A cloudy day is a good time for macro photography. This is an area where high contrast is rarely appropriate, while diffuse lighting makes the shooting process comfortable and controlled. It is worth mentioning that the color saturation large plans are generally superior deleted scenes, due to the decreasing role of atmospheric haze mutes the color, but also because of its abundance of colorful objects that we usually ignore because of their miniature size.
If the cloud weather can still impose some restrictions on landscape photography, then it can not interfere with the shooting of portraits in any way. Moreover, the soft diffused light is just perfect for quiet lyrical female portraits. This light masks skin defects, softens facial features, and provides smooth tonal gradients.
Portrait in cloudy weather
Black and white photography
I’m not very comfortable writing about this, but you should probably know the truth: sometimes converting to black and white allows you to save a mediocre picture from a completely hopeless gloom. The fact is that the main problem with many photos taken in cloudy weather is faded, expressionless colors. Remove the color completely, and the image will become much more aesthetic. This technique is hardly morally perfect, and I hope you will not use it too often. After all, a good black-and – white photograph is not just a color photograph devoid of color. This is a completely independent genre, in which other rules apply, and which requires the photographer to have an impeccable command of composition and lighting. I just want to say that if color photography, by its nature, inevitably suffers from a lack of color, then for black and white this factor is completely insignificant, and therefore it is in principle less vulnerable to the vagaries of the weather.
Museum of boulders in the fog
Bright daylight is considered to be the least successful light for photography. Excessive contrast challenges your camera’s dynamic range, coarsens detail, and burns out colors. Photos taken in the middle of the day often look boring and banal, even if they show something outstanding. However, if the photographic itch is unbearable, or you simply do not have time to wait for the Golden hour, then I can assure you that at noon you can successfully cope with the photographic need, showing only a little imagination.
Shoot in the shade
The easiest way to get soft lighting in Sunny weather is to move into the shade. Of course, this technique does not work with landscapes, but for shooting portraits, macro and various genre scenes, it is quite effective. Technically, shooting in the shade is not much different from shooting in cloudy weather, and there is no need to write about it particularly. Don’t forget to select the appropriate white balance, otherwise all images will be blue. In addition, when shooting in the shade, you should be especially careful not to get into the frame areas of the surrounding landscape, illuminated by direct sunlight: being much brighter than the scene being shot, they are highly likely to be overexposed. It is obvious that a long-focus lens is better suited for such tasks than a wide-angle one.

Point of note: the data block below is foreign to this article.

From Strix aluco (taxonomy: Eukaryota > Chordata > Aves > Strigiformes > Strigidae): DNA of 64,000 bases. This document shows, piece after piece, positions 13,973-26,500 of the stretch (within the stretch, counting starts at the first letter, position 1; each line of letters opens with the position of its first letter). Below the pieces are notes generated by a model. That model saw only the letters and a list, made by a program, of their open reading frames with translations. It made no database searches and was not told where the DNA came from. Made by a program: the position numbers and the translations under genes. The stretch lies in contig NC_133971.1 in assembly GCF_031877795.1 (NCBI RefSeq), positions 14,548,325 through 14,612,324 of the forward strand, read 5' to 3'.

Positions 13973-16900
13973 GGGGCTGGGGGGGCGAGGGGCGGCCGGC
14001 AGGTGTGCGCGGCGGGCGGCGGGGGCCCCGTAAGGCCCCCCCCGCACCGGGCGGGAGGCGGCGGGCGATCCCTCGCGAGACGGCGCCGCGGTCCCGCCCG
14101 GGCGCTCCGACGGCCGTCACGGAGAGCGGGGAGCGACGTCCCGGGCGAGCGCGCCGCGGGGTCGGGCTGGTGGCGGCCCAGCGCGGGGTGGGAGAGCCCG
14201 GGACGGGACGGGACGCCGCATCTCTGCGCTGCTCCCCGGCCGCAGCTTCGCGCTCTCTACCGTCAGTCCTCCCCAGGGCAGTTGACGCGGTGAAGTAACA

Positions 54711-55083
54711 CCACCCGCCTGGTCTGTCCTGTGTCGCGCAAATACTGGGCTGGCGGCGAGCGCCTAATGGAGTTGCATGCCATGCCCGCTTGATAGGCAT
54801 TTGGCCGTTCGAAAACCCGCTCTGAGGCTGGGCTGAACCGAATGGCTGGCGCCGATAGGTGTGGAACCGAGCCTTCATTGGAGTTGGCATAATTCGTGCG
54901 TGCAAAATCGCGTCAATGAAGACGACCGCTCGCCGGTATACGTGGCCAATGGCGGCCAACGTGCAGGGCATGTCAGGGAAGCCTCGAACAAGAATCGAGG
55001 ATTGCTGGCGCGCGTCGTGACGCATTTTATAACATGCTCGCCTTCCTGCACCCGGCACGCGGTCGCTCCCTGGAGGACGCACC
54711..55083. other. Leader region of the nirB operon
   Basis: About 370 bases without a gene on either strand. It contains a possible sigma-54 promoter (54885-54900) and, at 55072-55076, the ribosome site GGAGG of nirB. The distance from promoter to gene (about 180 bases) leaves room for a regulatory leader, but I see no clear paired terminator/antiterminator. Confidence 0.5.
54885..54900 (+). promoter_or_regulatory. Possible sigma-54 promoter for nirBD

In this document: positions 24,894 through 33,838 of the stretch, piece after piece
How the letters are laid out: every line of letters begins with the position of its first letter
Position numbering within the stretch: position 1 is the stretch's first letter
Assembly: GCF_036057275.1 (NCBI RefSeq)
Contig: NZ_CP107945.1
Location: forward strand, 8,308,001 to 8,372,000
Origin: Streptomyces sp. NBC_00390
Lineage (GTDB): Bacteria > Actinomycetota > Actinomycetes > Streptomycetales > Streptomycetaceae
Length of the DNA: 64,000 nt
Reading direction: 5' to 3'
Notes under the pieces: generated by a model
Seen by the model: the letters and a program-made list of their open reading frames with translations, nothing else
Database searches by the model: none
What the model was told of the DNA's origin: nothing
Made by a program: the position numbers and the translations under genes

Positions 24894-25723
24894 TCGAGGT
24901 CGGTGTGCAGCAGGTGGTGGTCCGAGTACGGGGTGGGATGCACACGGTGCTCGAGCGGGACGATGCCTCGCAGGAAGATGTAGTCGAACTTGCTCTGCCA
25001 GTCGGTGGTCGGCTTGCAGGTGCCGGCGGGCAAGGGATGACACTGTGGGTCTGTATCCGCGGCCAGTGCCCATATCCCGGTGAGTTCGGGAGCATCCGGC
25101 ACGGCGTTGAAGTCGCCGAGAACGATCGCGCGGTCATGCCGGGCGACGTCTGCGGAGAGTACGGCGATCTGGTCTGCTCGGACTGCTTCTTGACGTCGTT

Portrait in the shadows
Against the light
If you can’t hide in the shadows, you can experiment with the background light. At first glance, this idea does not seem very successful (because the overall contrast of the scene will be simply monstrous), but in practice it justifies itself. The trick is that you photograph objects from the dark side against the background of equally dark elements of the landscape, exposing the exposure exactly by shadows. Since the sun shines on objects from behind, its presence in the frame is limited (with a successful composition, of course) by bright halos around objects. At the same time, the halos themselves can be overexposed without any scruples. Their purpose is to separate objects from the background and make the scene glow from the inside. Due to the fact that the sun is high enough in the sky, it is not difficult to avoid getting into the frame, but it is still very desirable to use the lens hood, in order to reduce the probability of parasitic illumination.
Portrait in the background light
By the way, the contour light is also appropriate in landscapes, especially if you have the opportunity to climb to some elevation and look at the scene a little down.
Flashes and reflectors
To reduce contrast, you can highlight shadows using a fill flash or a reflector. In fact, any light surface illuminated by the sun, such as a wall, can act as an improvised reflector. Snow, sand, and water reflect sunlight well.